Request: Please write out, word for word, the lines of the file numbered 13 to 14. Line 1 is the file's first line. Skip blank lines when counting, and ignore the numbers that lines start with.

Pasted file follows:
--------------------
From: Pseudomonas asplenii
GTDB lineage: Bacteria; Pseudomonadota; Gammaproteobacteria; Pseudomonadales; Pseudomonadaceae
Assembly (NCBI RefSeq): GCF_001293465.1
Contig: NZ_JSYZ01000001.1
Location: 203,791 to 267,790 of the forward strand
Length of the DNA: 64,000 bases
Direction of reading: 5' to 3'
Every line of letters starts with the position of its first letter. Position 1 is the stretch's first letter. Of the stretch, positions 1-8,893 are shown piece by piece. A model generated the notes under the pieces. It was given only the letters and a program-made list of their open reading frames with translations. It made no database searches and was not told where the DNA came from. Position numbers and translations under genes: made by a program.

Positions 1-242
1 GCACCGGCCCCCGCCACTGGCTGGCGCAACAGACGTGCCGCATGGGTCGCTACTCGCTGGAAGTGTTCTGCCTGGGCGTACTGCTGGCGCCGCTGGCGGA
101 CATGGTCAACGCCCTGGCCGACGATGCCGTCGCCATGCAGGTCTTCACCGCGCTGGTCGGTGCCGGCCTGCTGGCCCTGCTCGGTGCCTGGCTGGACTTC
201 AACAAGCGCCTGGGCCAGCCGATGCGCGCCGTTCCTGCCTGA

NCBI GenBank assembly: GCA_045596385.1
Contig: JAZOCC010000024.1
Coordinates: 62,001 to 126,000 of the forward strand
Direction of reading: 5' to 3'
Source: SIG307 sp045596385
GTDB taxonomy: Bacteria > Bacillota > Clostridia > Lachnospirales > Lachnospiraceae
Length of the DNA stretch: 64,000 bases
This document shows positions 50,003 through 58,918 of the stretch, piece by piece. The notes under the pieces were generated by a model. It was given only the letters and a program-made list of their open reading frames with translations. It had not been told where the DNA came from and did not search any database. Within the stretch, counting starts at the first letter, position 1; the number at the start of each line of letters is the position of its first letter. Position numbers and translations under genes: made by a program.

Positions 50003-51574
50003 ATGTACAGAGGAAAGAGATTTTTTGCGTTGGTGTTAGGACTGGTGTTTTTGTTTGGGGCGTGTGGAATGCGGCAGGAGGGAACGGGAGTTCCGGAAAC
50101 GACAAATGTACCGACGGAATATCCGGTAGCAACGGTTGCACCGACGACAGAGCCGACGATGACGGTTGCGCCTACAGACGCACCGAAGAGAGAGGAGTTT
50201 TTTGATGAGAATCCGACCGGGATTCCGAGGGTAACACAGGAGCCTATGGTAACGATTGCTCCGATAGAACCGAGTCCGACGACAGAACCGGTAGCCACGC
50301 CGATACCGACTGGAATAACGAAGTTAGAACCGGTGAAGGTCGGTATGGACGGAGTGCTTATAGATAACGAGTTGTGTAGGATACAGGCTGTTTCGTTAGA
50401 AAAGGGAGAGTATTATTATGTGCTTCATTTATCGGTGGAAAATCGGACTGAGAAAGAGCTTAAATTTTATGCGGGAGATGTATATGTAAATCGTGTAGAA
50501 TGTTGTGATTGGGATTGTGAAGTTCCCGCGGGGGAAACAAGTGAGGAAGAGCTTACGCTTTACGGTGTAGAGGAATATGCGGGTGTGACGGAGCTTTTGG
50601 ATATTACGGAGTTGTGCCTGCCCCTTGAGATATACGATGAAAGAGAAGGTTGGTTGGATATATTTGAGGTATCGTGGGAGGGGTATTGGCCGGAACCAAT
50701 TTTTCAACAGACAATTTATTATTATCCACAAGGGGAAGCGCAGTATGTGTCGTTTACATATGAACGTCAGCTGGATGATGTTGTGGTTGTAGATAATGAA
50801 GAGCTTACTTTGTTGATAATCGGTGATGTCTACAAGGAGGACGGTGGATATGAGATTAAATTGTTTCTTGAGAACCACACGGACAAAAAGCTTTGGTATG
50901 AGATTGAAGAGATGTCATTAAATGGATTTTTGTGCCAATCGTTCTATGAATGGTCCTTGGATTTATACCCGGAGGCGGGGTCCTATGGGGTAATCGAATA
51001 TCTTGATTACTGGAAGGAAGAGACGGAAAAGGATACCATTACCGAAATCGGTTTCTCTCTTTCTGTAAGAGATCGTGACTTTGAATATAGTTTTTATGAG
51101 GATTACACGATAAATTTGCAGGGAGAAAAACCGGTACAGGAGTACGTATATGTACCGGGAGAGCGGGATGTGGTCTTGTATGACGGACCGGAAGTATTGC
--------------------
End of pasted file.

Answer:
NCBI GenBank assembly: GCA_045596385.1
Contig: JAZOCC010000024.1